Attacks/Breaches

7/12/2018
10:30 AM
Wayne Lloyd
Wayne Lloyd
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ICS Security: 'The Enemy Is in the Wire'

Threats to industrial control systems are real and frightening. The government is taking steps to keep us safer in the future, but there are near-term steps you can take right now.

"The enemy is in the wire." During the Vietnam War, this call would ring out to alert everyone that the enemy was in the perimeter of fortifications. In our cyber world, we've known this for years; however, the call rang frighteningly true in May of this year.

This particular enemy was first discovered in August 2017, as a new piece of malware, now known as Trisis. A Middle Eastern oil and gas company found the malware when its industrial equipment started shutting down. 

This company, which to date has not been named, called Saudi Aramco to help investigate software found on some of its computer systems. Together with experts from Mandiant, they discovered a new cyber weapon with echoes of Stuxnet, which was used to attack and disable Iran's uranium enrichment plant by making centrifuges spin at self-destructive speeds.

This new cyber weapon, however, was not designed to directly destroy a piece of equipment. It was designed to degrade what is known as a safety instrumented system, commonly used to monitor systems in nuclear power plants and oil and gas refineries. If Trisis had worked, the equipment would have gone past redline, creating catastrophic damage and potential loss of life. However, the creators of Trisis made a mistake, and the safety systems worked to shut down the equipment.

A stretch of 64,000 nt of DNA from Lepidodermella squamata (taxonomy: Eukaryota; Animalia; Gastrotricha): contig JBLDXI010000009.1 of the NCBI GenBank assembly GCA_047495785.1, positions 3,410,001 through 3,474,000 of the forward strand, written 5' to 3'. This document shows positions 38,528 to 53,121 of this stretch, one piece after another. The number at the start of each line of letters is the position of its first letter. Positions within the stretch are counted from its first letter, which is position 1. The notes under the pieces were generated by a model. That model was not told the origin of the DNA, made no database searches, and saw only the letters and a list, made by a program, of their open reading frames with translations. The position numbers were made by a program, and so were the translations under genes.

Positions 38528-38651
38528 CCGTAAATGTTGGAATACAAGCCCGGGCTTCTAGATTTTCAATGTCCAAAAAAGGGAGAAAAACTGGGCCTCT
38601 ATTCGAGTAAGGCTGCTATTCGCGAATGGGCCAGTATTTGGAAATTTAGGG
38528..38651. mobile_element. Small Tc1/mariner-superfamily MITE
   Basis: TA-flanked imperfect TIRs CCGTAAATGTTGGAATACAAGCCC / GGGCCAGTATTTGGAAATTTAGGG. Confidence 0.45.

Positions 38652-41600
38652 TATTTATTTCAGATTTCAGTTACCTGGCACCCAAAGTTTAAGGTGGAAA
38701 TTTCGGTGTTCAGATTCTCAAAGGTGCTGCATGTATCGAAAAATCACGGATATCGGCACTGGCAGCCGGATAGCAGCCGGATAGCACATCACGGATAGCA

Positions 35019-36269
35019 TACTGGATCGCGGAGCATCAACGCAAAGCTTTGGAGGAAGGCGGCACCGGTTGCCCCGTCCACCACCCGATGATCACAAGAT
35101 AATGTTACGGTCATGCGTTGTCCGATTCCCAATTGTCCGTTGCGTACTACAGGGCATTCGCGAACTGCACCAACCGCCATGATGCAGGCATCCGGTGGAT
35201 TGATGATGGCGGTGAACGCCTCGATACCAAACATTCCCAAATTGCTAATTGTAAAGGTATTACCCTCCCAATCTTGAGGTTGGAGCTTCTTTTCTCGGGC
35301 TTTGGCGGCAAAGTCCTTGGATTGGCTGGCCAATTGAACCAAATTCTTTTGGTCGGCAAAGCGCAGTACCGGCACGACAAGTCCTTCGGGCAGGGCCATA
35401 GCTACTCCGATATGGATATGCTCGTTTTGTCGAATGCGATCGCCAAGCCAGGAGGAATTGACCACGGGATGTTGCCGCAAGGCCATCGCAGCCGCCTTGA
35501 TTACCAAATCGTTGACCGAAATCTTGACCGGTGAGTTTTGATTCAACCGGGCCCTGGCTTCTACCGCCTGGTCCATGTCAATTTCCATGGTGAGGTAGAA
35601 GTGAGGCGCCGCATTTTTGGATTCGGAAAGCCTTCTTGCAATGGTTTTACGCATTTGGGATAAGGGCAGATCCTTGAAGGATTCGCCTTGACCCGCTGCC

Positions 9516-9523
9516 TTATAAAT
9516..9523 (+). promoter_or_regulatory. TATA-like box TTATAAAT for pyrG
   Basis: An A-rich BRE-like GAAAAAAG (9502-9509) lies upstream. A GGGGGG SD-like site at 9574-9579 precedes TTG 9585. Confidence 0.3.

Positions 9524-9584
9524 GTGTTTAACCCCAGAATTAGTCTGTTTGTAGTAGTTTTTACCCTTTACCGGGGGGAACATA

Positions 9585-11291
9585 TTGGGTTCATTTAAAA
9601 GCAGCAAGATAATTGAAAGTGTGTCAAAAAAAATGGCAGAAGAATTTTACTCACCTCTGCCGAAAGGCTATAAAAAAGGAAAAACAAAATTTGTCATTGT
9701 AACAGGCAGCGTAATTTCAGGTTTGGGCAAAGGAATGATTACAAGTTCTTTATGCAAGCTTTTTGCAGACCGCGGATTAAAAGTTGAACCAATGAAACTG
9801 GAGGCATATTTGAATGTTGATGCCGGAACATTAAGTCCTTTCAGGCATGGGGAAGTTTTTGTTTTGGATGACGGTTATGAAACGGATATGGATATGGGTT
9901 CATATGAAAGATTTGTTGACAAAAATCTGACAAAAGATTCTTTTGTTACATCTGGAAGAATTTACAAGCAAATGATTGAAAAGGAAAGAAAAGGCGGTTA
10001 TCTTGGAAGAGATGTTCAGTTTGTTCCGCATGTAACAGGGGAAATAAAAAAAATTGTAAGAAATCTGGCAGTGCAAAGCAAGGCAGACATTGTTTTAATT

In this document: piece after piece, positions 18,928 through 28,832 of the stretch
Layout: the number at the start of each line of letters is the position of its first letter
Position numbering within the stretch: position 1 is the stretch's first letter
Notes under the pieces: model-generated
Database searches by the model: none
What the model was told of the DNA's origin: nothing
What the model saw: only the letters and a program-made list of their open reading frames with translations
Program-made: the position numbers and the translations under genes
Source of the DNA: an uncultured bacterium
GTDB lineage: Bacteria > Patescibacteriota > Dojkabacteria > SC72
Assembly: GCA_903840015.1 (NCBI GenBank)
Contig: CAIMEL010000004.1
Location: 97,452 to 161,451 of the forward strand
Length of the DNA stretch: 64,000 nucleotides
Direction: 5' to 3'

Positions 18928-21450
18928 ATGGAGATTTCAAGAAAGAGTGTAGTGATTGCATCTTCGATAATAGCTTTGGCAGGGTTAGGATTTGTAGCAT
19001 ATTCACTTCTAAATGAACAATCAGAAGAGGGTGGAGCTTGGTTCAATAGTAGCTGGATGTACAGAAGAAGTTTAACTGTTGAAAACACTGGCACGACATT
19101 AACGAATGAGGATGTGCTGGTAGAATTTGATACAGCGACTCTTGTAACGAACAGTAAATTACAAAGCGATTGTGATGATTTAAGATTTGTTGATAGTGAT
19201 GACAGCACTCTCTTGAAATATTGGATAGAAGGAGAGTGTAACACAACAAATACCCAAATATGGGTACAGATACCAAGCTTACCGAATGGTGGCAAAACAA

Now fast forward to May 2018. Researchers at startup Dragos announce that Trisis has been modified, infecting other safety instrumented systems. The shocking part is that this version of Trisis wasn't found in Middle East industrial systems, but in industrial systems inside the United States. The enemy is now truly in the wire.

What would happen if an industrial control system (ICS) were attacked and destroyed? We don't have to speculate. In December 2015, the Ukrainian power grid was disabled by malware called Crash Override. The Ukrainian grid was compromised by a phishing attack that originated in the IT system and jumped into the operational technology (OT) system. Researchers believe it was part of the Russian campaign to annex the Crimean Peninsula. That's a real-world example. But long-term outages will lead to consequences that the civilian population of a modernized country can't handle well, according to the Defense Science Board Task Force on Resilient Military Systems and the Advanced Cyber Threat report.

Taking out the grid would be painful, but the grid can be brought back online. To really cripple large parts of the US, enemies could target our massive electricity-producing generators, which are made in China and India. Electric companies don't keep spares on hand, and it can take a year to build one. In World War II, we started bombing the factories instead of going after the finished planes on runways. If you take out the means of production, the rest goes downhill rapidly. If the generators are destroyed by compromising safety instrumented systems, it would indeed go badly for the population.

For example, in the many months it would take to get replacements from China or India, food and medicine distribution systems would become ineffective. Grocery stores typically only keep enough food on hand for three days. Without power, air conditioning and heat will not work, which can be deadly to the young and elderly. Traffic systems would be disabled, causing gridlock and preventing needed supplies and help from reaching those in need. Law enforcement and emergency personnel capabilities would be barely functional in the short term and become dysfunctional over sustained periods. Our military would have to be diverted to help the homeland civilian population. If timed right, a nation-state would be able to take advantage of allies that depend on US military support for their defense. The end results are truly dire.